It has definitely given me a broader perspective; as I have been a large part of both the Deaf and hearing communities, I can look at both sides of culture arguments. This developed my skills at writing objectively about anything, although I much prefer to write my own viewpoint sometimes it pays to be able to switch sides for the sake of the piece. Also, I can write anywhere, even if there are children screeching (!). In terms of content, the open-minded and observant attitude you have to have as a Deaf person helps very much with making characters believable.
What does a typical writing day look like to you? Do you have habits or a routine?
When I have work that must be completed I always begin at the same time and generally keep going until it is completed. With my own work it varies although I try to do at least two hours a day. However, I don’t consider a ‘writing day’ to be only writing – those two hours might be reading, researching or staring into space trying to think of the perfect opening line…
Do you have a special memory connected to writing?
I have lots, but one that stands out is winning a prize for poetry at school, expecting to get beaten up for it and actually getting massive respect from the whole form. The huge bucket of sweets I won might have had something to do with it, but I prefer to think I enlightened them all…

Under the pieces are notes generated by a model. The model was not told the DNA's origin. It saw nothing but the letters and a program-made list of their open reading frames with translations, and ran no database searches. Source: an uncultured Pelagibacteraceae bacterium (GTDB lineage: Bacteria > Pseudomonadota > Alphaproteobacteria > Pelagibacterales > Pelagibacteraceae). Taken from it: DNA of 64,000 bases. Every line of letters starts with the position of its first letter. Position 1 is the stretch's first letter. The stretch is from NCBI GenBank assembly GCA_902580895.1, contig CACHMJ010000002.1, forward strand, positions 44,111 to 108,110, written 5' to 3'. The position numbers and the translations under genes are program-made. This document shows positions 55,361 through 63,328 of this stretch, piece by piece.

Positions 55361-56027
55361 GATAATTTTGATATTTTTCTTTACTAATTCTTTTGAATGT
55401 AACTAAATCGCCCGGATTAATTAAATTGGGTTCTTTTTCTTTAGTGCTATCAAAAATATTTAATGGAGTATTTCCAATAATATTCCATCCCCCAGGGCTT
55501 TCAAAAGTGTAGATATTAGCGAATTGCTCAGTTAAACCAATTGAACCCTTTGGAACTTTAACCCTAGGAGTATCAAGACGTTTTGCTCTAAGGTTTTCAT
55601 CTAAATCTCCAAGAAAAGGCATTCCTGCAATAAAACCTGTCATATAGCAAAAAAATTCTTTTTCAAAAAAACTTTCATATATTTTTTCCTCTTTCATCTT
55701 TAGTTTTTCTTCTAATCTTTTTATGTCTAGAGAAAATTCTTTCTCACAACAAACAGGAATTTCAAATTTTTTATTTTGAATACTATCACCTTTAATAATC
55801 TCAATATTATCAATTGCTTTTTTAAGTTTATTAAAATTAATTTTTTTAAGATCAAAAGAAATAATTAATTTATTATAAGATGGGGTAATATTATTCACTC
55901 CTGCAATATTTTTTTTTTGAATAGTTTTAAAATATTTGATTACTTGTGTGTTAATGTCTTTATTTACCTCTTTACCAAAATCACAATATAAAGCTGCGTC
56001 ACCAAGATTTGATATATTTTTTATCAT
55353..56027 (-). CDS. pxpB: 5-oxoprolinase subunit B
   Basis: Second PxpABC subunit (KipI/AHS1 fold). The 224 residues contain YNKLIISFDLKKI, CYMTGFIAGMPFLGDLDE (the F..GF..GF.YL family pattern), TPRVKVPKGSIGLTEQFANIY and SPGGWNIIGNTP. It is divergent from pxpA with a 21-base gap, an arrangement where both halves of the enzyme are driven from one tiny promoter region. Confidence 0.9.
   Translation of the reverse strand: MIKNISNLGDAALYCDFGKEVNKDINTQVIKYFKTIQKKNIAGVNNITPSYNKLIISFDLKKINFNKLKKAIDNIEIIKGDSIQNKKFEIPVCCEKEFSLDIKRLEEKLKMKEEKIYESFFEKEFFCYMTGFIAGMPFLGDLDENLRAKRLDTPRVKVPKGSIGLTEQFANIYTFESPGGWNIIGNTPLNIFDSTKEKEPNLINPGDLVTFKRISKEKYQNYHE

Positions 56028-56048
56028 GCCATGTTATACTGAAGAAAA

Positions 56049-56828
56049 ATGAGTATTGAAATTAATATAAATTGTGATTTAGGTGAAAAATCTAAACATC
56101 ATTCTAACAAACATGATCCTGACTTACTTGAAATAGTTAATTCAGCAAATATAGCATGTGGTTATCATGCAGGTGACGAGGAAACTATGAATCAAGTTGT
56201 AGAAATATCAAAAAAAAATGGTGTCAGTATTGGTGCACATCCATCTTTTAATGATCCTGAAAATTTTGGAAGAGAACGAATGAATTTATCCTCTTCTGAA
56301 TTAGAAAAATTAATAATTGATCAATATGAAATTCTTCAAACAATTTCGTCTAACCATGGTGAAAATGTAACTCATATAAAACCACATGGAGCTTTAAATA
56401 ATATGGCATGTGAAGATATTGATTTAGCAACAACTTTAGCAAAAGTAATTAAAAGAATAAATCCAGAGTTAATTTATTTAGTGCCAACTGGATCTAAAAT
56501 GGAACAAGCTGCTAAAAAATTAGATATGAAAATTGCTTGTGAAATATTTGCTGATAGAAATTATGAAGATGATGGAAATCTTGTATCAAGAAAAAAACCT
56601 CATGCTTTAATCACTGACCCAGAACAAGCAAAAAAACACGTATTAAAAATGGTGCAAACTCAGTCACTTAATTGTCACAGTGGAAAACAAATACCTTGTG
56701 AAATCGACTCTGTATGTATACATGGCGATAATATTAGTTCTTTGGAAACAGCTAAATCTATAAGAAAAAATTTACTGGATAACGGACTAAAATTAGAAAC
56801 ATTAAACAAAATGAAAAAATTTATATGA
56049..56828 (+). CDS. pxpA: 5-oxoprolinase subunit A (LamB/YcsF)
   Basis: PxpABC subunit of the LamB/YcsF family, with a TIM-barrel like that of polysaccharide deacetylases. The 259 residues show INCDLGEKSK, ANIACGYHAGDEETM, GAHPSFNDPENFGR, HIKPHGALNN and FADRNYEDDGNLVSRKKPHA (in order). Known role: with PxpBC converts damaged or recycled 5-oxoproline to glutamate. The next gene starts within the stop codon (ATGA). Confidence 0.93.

If you could interview anyone, who would it be?
Ooh, there’s so many. I love interviewing anyone, because I find people ridiculously interesting. But I do have endless wishes; Ian McKellan, Robert Winston, David Attenborough, Stephen Hawking… fortunately other people have often interviewed them so I can at least pretend I know what they would say. Oh, and Hugh Jackman, but that’s probably not so much his personality…
What is the hardest part of writing for you?
Making myself sit and get on with it when it isn’t flowing.
What is the best thing about being a writer?
Being able to give my slightly odd ideas free rein and seeing them turn into things that other people can enjoy, or be disturbed by at least.
What advice would you give to an emerging deaf writer or young writer?
Don’t expect your work to make you millions, but still dream that it will. Be prepared to take criticism where it is due, but don’t accept other people’s opinions as rote – writing is a very, very subjective thing and one person’s toilet roll is another person’s artwork.
What do you consider the most important piece of advice you’ve received?
“It doesn’t matter.” 99.9% of the things people worry about, in writing and in general life, just don’t matter. Not really. Let it go and focus on the things that do. Don’t waste energy on negativity, just learn and move on.
What is next for you? What are you looking forward to in the future?
I am still dreaming of making my millions, though not expecting to. In the meantime, I will be looking forward to spending the winter months at home in Derby, writing, teaching and messing about with horses before next year when everything will go a bit crazy again.
How can we contact you?
Email: e.howlett at ntlworld dot com